Blacks For Trump; The Forgotten Nig-gro.
(ThyBlackMan.com) The other day, during the NBA’s All-Star Weekend, a few brothers and myself were sitting in front of the TV, making friendly wages on the upcoming game. Ironically, hours before the game aired, President Donald J. Trump was holding a televised rally down in Melbourne, Fl.
As we watched the rally, we noticed that there were a small group of African-Americans holding up huge placards that read: BLACKS FOR TRUMP 2020! And, they occupied extremely good and visible seats; in fact, they were perched right behind the President. If the rally was held on the Senate floor, one of them would’ve been occupying Vice President’s Pence’s seat.
Many media outlets, including Black Star News, identified one of the African-American sign holders as a fellow called: “Michael the Blackman.” Then, like a lot white media outlets, they referenced his murky past as if that was the nexus, the connection, which brings him and other African American Trump supporters to the forefront of these rallies.
As soon as the rally started, one friend said, pointing, “Look at those House Nig-gros. They’ll do anything for a dollar. They’ll do anything to sit next to Master.”
Another friend chimed in: “They’re not House Nig-gros. Those are Field Nig-gros. House Nig-gros are like Clarence Thomas. Or better yet, Ben Carson. He’s supposed to be the head of H.U.D.; yet, the White House fired his top aid, Shermichael Singleton, without alerting him. And, he ain’t say a word. Not a peep. Just that silly smirk.
“Field Nig-gros are rebellious!” he stated. “Trump is rebelling against the status quo. And, they decided to stand with a rebel.”
Then, my other two comrades joined the debate. One agreed that the Trump supporters were House Nig-gros, while the other believed they were Field Nig-gros. Soon thereafter, a friendly argument ensued.
“Hey, Saint Solomon. Why don’t you break the tie?” one buddy asked. “Are they House Nig-gros or Field Nig-gros?”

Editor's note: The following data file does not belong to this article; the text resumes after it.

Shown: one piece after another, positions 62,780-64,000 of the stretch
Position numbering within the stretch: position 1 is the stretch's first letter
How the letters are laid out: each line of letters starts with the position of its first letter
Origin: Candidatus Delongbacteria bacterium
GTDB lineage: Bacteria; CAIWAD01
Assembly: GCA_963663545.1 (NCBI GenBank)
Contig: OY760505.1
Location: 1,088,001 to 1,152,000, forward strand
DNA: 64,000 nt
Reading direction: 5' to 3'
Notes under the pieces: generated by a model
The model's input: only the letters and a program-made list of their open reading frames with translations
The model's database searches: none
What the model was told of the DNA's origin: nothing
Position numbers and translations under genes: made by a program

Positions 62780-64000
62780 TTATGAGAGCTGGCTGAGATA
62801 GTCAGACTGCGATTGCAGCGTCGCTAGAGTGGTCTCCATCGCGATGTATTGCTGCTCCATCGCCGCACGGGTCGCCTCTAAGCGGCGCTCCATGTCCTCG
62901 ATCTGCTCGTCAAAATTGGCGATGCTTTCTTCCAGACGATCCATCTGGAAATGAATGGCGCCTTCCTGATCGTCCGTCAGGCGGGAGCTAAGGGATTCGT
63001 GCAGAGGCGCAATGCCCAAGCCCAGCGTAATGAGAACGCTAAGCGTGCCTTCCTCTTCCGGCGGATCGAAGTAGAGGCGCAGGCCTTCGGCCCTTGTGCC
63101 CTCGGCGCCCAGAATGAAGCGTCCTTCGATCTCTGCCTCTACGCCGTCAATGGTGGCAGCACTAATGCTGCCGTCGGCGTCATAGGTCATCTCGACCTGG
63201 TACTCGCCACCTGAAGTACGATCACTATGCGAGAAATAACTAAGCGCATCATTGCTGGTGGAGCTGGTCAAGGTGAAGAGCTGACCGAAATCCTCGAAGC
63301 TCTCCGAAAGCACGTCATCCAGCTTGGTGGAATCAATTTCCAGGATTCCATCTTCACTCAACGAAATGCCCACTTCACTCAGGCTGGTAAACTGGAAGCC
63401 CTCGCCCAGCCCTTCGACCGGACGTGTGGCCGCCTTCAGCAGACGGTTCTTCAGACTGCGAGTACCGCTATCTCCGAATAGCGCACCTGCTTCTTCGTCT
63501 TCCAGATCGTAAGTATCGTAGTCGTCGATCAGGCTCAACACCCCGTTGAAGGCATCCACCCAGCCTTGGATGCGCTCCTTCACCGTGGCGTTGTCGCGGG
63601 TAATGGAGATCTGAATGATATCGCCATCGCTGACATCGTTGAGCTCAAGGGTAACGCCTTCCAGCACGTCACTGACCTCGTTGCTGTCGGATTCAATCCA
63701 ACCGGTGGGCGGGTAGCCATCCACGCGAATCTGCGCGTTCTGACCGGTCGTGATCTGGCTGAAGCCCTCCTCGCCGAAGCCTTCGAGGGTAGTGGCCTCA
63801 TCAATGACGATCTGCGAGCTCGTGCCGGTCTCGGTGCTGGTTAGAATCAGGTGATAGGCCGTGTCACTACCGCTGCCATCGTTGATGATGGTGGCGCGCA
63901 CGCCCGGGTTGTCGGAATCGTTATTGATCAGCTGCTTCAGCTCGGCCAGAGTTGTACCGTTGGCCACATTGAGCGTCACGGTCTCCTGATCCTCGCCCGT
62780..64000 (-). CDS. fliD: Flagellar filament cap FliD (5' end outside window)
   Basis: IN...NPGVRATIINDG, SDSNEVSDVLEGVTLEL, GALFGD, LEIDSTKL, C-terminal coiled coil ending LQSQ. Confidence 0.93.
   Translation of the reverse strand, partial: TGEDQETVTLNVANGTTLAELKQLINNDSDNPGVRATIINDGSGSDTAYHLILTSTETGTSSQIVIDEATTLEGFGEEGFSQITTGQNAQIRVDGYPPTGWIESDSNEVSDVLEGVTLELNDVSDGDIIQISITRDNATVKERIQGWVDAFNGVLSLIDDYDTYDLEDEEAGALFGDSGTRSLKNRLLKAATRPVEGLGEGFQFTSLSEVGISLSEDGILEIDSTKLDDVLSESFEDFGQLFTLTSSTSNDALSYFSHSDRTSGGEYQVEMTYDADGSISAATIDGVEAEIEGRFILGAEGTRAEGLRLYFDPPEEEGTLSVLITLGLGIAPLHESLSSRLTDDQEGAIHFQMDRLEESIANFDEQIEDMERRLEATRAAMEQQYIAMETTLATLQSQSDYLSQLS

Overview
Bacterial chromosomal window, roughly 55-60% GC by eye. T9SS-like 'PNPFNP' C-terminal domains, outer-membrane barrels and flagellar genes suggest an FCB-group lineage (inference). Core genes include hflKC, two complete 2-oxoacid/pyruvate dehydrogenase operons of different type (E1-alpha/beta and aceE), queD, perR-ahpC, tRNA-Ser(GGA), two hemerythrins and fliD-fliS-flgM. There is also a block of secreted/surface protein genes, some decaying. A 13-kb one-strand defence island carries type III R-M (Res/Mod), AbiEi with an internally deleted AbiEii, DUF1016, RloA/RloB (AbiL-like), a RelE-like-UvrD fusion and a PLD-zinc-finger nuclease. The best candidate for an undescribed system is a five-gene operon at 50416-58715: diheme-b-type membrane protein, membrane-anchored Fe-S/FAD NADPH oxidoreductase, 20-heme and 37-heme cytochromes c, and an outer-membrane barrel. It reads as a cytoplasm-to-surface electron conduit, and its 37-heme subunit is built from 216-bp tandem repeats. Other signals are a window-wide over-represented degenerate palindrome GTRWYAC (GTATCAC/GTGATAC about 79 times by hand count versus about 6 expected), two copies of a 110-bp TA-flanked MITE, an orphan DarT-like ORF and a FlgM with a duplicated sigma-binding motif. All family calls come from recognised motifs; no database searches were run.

I thought about it, seriously. “I don’t think they’re connected to the House or Field. You have to remember during slavery, you had the House Nig-gro who worked inside the House. You had the Field Nig-gro who worked in the field. And, then you had the Forgotten Nig-gro.”
“What Forgotten Nig-gro?” they wanted to know.
“The Nig-gro who was too Black to work in the house and too weak to plow the field. S/he was considered worthless. No one wanted her/him, not even for a slave. Even the field slaves teased her/him because they, too, needed someone to look down upon. Or, their self-worth would have been diminished to nothingness.
S/he had no one to get her/him back to Africa. Consequently, they wandered aimlessly, which usually resulted in their rape and/or castration, depending on their gender; and, then, subsequently, their violent death. House and/or Field Nig-gros weren’t going to protect them. I mean, even nowadays we see them. Many of these adult orphans are handicapped, mentally, physically and spiritually.
And, when slavery was abolished and the KKK and other alt-right organizations terrorized our ancestors, stole their land, and chased them northward; we must keep in the forefront of our self-centered minds, that all of us didn’t make it north of the border.
However, in NY, we used to see the prototypes. They were sleeping in train stations or bus depots. They beg for change. We tell them to get a job. We know employers are not reaching out to some poor, shabbily dressed, foul odor ridden, mentally, physically, and spiritually handicapped addicts.
And, NY is a liberal state. Imagine these unfortunate lost Blacker than Black African American souls abiding in Alabama or Louisiana or Mississippi. Jail may have been the best thing that has ever happened to them. Just walk a mile in their shoes.”
The foursome looked at me; and said, collectively, “Damn, I’ve never thought about the Forgotten Nig-gros.”
“Well, evidently, Trump has!”
Staff Writer; Saint Solomon
Official website; http://www.SaintSolomon.com